Previously, you learned the fundamentals of both statistical inference and linear models; now, the next step is to put them together. This course gives you a chance to think about how different samples can produce different linear models, where your goal is to understand the underlying population model. From the estimated linear model, you will learn how to create interval estimates for the effect size as well as how to determine if the effect is significant. Prediction intervals for the response variable will be contrasted with estimates of the average response. Throughout the course, you'll gain more practice with the
ggplot2 packages, and you will learn about the broom package for tidying models; all three packages are invaluable in data science.
Inference for Linear Regression features interactive exercises that combine high-quality video, in-browser coding, and gamification for an engaging learning experience that will make you an expert in statistical inference!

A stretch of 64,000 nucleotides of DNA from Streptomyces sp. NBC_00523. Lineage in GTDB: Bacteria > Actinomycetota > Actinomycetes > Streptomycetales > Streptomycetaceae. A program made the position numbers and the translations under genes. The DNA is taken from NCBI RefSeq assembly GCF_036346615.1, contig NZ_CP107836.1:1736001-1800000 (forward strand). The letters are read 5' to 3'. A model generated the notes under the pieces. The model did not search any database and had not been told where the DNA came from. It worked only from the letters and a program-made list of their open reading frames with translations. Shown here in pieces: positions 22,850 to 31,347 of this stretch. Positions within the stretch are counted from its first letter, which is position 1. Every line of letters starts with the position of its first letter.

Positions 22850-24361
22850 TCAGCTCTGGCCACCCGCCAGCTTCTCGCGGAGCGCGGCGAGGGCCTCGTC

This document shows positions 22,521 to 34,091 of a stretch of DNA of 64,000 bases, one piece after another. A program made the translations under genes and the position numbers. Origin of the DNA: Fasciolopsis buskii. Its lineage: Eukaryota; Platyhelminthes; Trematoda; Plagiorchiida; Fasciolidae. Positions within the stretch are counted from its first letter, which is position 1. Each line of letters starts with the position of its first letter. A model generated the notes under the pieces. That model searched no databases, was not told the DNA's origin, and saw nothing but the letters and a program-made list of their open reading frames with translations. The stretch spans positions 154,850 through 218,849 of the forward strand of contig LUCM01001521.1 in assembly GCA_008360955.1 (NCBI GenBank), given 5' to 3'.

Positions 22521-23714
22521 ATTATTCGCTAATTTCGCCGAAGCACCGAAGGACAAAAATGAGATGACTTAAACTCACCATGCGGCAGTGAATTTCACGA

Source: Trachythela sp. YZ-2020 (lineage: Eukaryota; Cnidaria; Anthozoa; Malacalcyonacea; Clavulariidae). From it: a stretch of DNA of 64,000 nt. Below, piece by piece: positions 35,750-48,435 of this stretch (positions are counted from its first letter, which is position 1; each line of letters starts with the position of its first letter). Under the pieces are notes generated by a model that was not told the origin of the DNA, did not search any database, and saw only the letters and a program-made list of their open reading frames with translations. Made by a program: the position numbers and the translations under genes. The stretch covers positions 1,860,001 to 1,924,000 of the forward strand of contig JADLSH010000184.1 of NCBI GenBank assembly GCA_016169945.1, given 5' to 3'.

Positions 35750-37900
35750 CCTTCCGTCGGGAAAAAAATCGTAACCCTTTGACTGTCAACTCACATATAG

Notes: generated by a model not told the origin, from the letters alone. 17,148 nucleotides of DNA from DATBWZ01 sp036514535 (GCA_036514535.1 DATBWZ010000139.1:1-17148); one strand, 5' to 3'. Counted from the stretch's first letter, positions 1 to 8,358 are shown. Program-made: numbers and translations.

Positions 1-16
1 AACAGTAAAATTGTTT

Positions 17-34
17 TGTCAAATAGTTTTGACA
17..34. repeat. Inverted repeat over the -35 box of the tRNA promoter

What you'll learn
Chapter one: Inferential ideas
In the first chapter, you will understand how and why to perform inferential (instead of descriptive only) analysis on a regression model.
Chapter two: Simulation-based inference for the slope parameter
In this chapter you will learn about the ideas of the sampling distribution using simulation methods for regression models.
Chapter three: t-Based Inference For the Slope Parameter
In this chapter you will learn about how to use the t-distribution to perform inference in linear regression models. You will also learn about how to create prediction intervals for the response variable.
Chapter four: Technical Conditions in linear regression
Additionally, you will consider the technical conditions that are important when using linear models to make claims about a larger population.
Chapter five: Building on Inference in Simple Linear Regression
This chapter covers topics that build on the basic ideas of inference in linear models, including multicollinearity and inference for multiple regression models.